important and a way for families to keep in touch.
Barbara Cunningham Drew, Winston Cunningham, RRC, has had a busy
summer being grandma. Now realizing summer is almost over she still
misses HK gatherings.
Grace Thornton, Howard Thornton, RRC, finds the TV news difficult to
watch these days. Wishing things could be more what we used to think of
as normal, but she's carrying on.
Irene Firlotte, Lawrence Firlotte, RRC, is doing well for her age at
96. We talked with her daughter Susan about the Ottawa ceremony for VJ
Esther Geraghty, Donald Geraghty, RRC, moved to a long-term care
facility in Waterdown.
Jean Killoran, John Killoran, RRC, has had family health problems to
deal with. Looking to her community for more help.
Agnes Fehr, Victor Fehr, RRC, is lucky to have four daughters
involved with her move to Beamsville. At 97 and a half, she hoped to go
to the Warriors parade at the CNE. Daughter Donna Drimmie makes handmade
cards for her family and sends them out regularly. She hopes this will
help her mom connect to family memories.
An important part of the VJ tribute in Ottawa was the luncheon that
followed the official ceremony on August 13th, 2022. It provided an
opportunity for HKVCA members to meet and chat about shared memories,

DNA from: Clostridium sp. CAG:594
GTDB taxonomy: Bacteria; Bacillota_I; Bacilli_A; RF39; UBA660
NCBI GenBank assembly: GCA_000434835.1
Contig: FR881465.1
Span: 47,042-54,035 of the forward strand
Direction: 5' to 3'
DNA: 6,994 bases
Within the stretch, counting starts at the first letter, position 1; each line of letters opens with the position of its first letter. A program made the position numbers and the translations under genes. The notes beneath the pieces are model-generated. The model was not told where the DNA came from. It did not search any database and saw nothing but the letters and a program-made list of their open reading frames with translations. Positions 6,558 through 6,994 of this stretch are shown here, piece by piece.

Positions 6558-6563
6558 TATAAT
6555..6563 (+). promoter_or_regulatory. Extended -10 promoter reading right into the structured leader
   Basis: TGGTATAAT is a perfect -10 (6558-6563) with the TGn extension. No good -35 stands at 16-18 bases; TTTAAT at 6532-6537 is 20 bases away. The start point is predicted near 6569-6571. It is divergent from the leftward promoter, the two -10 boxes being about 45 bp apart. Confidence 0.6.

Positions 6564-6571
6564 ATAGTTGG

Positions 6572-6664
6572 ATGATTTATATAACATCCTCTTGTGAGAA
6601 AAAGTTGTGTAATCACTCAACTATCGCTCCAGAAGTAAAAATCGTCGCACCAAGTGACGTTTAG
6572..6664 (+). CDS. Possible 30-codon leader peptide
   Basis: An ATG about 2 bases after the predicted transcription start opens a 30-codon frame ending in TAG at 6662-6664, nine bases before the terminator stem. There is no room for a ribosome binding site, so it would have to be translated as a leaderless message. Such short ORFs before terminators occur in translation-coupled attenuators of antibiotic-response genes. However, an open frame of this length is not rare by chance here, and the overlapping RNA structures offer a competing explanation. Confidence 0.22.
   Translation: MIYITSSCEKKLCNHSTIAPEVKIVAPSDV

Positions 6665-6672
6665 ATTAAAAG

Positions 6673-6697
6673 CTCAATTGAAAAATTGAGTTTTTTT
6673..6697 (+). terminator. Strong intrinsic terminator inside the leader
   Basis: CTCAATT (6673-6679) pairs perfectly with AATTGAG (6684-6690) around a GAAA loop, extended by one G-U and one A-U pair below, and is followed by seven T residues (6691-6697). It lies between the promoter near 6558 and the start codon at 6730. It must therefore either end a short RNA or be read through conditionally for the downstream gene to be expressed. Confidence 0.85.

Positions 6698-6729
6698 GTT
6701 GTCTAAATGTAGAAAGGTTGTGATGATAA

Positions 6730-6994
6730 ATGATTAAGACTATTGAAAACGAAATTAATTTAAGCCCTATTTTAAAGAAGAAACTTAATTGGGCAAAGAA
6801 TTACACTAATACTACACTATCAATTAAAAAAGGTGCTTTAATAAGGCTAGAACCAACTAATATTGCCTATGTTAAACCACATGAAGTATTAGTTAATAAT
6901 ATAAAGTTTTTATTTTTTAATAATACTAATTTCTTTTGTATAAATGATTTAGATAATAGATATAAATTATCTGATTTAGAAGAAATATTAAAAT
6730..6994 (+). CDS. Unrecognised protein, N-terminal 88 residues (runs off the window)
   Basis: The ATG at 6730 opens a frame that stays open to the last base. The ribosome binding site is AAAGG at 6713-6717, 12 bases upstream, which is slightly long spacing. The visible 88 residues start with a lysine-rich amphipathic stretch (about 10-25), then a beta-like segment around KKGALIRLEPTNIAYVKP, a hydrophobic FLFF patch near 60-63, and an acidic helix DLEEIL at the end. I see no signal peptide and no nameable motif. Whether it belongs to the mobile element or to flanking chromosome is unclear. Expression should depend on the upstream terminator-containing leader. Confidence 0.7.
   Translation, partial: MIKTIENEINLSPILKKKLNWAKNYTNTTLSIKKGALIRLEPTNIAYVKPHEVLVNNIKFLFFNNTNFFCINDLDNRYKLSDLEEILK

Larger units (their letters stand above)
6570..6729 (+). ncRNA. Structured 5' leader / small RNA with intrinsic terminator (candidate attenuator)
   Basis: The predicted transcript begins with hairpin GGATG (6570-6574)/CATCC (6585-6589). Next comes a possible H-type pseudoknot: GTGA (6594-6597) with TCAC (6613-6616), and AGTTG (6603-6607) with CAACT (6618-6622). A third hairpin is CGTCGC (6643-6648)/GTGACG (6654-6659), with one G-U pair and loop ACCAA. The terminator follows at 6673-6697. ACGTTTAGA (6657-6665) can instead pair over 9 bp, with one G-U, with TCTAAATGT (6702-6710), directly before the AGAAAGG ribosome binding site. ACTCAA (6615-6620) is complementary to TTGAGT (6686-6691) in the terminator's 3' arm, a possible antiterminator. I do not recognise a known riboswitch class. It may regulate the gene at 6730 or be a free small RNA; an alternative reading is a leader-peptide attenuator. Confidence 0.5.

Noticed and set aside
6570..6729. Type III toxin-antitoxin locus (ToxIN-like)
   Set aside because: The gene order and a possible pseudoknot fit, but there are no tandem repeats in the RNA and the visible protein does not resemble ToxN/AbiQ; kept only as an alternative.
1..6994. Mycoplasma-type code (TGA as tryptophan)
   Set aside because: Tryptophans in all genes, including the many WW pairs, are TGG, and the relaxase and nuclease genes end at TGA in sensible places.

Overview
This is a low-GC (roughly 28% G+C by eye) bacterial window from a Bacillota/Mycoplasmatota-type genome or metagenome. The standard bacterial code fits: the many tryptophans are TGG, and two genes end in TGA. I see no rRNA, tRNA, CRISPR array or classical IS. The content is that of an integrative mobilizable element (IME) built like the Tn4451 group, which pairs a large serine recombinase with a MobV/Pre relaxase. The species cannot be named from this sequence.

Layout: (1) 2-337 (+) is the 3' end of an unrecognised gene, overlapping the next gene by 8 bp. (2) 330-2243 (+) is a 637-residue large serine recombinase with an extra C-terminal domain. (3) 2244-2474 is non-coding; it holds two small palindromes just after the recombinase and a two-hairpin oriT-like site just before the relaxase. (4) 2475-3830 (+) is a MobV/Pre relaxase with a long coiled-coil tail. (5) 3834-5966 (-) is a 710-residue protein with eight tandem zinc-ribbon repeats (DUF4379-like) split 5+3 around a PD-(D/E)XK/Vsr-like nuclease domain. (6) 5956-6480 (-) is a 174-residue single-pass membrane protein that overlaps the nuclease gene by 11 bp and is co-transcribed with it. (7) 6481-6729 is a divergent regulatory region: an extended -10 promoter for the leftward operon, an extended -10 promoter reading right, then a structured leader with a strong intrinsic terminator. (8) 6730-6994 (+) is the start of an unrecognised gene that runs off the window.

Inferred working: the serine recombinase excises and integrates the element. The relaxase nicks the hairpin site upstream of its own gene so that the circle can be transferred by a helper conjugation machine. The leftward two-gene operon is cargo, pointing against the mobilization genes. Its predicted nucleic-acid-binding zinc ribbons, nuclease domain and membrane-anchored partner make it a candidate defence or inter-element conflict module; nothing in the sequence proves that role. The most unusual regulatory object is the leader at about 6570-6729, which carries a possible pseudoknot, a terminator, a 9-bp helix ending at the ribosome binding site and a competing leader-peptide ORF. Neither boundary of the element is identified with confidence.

something we haven't been able to do when having a convention was not
possible during the pandemic.
At the historic Lord Elgin Hotel, Derrill Henderson and daughter Gail
Angel, Pat and Bernard Turcotte, daughter Carole Turcotte, myself -
Shelagh Purcell and son Mark, and new voice Julie Carver (who had found
her great uncle's name, Robert Blanchard, WG, on the Memorial Wall) sat
Julie, Carole, and Mark as second generation family members were able
to bring a different view to the day.
At another table, Mavis Martin, widow of John Martin, RRC, and her
family shared the luncheon with Mitzi Ross, Allen Sandeman, Jo-Anne
Scaffidi, Stan Lasenba, Maureen Rodrigues and Gary Pitts.
Ian Engelhardt (one of the day's organizers along with Brian Tang),
and Gwen, had organized the group lunch so well there wasn't a place at
either table for them, but thank you for bringing us together IAN!! It
is greatly appreciated by all attendees!
Can anyone tell us why the Lord Elgin Hotel in Ottawa has a history
with 'C' Force?
STAMPS! STAMPS! STAMPS!
Check out our HKVCA postal stamp. Distinctive, Eye-catching.